Readers’ financial questions answered
Q: An address listed on my credit report is incorrect. Is there any reason to start a dispute to change it?
A: It’s a good idea to fix the error. The incorrect address could be the result of a “mixed file,” when information of two individuals gets combined into one credit report, or “it could be an indication of an attempt at identity theft,” said Paul Stephens of the Privacy Rights Clearinghouse.
Stephens advises examining all of your credit reports for suspicious activity. You can order a free copy of your credit report from each bureau once a year at annualcreditreport.com.
Q: My brokerage firm didn’t include one of my traditional IRAs when calculating my required minimum distributions over the past three years, so I took out less money than I should have. Is there a way to avoid paying the 50% penalty?
A: You can ask the IRS to waive the penalty. First, calculate the amount you should have withdrawn as your RMD for each of those years and withdraw the money right away.
Then file a separate Form 5329 with the IRS immediately for each year’s RMD you missed. Complete lines 52 and 53 with the amount you should have withdrawn, then write RC, which means “reasonable cause,” and the amount of the penalty you want waived in parentheses on the dotted line next to line 54.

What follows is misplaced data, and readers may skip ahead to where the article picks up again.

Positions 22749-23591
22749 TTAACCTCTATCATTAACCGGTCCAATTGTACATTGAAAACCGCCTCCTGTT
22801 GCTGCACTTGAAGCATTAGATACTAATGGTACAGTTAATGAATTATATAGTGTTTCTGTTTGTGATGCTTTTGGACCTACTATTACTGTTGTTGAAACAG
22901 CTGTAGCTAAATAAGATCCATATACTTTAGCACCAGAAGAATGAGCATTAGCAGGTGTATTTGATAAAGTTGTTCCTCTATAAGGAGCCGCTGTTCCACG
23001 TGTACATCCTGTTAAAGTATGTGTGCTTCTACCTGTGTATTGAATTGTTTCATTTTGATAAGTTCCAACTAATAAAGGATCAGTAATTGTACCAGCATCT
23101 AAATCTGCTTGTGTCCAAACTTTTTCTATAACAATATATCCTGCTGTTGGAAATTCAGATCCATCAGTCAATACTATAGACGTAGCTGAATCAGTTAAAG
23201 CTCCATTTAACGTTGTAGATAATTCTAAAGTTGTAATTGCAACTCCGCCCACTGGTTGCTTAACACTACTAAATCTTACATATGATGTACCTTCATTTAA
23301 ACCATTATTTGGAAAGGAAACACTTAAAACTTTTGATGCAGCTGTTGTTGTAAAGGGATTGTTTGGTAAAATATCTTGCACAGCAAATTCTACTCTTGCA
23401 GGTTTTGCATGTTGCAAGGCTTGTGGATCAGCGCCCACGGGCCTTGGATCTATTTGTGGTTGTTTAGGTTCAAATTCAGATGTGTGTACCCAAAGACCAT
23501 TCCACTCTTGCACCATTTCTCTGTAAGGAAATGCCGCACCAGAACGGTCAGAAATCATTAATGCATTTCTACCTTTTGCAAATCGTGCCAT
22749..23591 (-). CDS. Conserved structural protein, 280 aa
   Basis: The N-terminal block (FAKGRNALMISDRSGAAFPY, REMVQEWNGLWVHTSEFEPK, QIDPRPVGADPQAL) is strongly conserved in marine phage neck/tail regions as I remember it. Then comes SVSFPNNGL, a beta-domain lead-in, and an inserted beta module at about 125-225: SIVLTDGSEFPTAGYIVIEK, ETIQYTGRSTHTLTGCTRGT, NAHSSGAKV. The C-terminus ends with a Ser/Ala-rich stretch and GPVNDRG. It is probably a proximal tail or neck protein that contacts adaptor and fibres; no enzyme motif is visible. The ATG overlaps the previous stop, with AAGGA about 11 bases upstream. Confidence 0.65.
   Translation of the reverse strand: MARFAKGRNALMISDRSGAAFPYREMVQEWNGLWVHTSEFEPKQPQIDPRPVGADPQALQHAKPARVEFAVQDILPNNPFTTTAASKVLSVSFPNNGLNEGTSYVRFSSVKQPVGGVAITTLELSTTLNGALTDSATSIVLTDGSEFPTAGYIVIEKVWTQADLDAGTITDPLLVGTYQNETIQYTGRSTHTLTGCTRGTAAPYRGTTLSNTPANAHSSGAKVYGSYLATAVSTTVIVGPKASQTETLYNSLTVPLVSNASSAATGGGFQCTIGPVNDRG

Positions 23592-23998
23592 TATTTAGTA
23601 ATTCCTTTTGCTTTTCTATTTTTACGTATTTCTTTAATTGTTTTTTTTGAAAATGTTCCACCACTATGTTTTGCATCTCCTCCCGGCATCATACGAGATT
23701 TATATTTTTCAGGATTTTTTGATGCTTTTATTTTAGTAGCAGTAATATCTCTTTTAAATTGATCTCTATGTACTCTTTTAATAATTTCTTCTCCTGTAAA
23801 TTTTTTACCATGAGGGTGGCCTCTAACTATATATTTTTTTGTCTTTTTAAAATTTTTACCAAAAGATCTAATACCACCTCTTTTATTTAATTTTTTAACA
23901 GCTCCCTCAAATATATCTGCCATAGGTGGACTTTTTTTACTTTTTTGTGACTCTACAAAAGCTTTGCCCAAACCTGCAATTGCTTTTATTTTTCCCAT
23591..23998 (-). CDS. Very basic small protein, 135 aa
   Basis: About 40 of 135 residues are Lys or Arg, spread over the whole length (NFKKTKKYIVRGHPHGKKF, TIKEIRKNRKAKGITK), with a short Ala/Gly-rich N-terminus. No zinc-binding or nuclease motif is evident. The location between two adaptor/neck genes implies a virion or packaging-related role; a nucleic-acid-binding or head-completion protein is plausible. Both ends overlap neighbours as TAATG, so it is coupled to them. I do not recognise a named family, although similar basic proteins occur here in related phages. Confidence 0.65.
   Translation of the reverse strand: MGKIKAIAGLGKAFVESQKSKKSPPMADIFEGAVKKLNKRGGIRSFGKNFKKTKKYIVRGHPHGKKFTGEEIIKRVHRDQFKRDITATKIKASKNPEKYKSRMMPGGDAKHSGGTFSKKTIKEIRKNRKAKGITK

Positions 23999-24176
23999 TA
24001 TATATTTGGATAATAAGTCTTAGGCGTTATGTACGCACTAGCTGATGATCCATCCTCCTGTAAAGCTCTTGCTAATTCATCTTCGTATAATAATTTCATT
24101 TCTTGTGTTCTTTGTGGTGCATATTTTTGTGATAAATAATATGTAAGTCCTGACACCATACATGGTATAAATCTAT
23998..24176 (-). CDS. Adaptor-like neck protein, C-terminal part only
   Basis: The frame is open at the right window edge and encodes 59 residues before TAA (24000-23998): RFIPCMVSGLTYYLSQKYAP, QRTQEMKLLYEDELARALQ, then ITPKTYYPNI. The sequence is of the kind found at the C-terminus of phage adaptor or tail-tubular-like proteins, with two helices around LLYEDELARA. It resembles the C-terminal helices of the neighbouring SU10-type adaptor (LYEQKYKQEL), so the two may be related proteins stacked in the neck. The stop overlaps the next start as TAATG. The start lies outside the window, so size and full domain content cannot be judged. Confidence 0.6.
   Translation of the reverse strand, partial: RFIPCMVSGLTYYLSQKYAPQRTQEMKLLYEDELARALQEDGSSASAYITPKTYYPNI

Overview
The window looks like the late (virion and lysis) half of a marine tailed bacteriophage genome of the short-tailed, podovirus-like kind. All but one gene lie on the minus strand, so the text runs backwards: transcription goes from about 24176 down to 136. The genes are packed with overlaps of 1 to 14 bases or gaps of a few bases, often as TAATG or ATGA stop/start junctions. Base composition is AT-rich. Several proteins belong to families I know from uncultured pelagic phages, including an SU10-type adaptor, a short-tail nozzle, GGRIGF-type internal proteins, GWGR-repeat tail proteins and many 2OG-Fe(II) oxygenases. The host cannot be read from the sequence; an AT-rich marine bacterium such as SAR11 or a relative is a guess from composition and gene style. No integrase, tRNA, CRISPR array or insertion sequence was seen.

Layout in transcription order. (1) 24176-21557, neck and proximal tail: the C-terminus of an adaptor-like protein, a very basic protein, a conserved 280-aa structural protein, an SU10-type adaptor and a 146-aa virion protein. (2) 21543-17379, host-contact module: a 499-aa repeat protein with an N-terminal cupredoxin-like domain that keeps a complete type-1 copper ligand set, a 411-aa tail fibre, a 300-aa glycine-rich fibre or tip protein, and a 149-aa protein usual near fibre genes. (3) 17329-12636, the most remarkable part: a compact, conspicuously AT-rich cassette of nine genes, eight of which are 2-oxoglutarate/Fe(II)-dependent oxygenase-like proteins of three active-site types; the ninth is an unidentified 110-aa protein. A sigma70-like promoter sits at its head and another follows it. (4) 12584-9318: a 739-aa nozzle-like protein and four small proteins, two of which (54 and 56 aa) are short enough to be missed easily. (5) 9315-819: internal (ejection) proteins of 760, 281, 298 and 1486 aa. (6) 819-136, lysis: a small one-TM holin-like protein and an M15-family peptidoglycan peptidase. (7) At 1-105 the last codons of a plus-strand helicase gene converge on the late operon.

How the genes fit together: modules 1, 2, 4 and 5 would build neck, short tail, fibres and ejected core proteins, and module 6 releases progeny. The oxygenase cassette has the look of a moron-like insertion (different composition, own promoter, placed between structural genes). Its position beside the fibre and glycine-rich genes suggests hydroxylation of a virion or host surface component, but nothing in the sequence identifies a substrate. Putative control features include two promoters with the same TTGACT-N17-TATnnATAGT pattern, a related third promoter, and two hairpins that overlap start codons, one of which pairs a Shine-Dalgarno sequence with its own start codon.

Add a brief note saying that the RMD was omitted by the brokerage and was withdrawn immediately upon discovery, said Ed Slott, publisher of IRAHelp.com. (See instructions for IRS.gov‘s Form 5329.)
You don’t need to send any penalty money unless you hear back from the IRS denying your request for a waiver. Slott said he’s never seen a penalty not waived for someone who withdrew the money as soon as he or she realized the mistake and filed Form 5329 with a reasonable excuse.
© 2019 The Kiplinger Washington Editors. Distributed by Tribune Content Agency.